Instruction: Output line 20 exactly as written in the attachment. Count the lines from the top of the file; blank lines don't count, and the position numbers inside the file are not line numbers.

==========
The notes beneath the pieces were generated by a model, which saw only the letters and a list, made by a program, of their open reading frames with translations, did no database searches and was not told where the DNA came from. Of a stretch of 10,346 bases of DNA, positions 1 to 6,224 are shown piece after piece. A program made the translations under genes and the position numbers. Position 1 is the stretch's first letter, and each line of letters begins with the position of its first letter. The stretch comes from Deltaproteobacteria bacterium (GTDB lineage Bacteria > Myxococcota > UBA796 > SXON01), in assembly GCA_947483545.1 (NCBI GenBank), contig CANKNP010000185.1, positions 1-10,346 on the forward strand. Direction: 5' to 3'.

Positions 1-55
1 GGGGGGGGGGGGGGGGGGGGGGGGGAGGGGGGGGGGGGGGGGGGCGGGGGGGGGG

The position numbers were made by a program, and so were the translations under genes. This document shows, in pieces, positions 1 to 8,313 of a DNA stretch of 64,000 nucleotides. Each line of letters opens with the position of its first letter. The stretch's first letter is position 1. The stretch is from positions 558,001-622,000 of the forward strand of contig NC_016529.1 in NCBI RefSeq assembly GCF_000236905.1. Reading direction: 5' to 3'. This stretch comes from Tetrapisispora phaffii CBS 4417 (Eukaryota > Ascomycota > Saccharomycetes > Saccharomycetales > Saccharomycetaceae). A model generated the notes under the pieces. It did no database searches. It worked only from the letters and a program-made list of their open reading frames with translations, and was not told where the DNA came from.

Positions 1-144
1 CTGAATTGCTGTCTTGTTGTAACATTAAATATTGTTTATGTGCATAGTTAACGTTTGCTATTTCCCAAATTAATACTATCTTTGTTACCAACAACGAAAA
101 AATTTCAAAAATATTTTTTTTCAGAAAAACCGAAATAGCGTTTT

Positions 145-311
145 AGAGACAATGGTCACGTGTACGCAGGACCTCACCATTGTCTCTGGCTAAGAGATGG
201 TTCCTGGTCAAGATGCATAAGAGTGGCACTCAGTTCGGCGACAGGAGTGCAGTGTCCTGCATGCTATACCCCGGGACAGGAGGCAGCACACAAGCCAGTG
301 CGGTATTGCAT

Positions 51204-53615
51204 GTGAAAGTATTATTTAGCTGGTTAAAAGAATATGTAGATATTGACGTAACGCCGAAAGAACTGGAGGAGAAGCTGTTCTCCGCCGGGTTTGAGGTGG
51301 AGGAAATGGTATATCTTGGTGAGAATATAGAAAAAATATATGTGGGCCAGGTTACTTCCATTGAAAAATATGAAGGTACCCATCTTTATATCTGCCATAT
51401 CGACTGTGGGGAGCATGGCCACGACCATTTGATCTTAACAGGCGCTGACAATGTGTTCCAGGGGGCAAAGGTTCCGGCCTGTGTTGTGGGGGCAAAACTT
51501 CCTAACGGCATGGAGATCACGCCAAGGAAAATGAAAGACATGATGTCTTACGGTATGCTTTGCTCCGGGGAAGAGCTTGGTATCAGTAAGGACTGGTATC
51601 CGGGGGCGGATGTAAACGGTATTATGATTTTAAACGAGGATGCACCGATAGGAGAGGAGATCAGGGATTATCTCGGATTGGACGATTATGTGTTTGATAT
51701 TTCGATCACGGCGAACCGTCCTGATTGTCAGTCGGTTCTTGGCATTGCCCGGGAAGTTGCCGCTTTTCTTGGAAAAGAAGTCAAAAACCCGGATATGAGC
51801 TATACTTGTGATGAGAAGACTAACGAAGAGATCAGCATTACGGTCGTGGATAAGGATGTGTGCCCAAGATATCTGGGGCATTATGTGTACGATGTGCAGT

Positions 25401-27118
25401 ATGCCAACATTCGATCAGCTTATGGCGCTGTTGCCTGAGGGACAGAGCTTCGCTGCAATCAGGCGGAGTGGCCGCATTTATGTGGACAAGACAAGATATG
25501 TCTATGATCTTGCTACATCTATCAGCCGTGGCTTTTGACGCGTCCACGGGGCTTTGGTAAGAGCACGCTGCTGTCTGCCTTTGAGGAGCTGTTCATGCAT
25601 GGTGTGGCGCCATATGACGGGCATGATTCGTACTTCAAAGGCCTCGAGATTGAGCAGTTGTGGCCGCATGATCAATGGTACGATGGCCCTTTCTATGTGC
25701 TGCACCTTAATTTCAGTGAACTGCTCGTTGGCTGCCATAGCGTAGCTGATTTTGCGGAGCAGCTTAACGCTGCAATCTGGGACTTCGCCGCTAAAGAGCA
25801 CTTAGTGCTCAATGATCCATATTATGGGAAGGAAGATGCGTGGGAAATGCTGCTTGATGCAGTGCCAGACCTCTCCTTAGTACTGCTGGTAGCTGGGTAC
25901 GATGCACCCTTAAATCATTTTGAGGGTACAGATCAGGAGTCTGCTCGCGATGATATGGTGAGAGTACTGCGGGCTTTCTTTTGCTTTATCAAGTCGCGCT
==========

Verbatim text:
Positions 25401-27118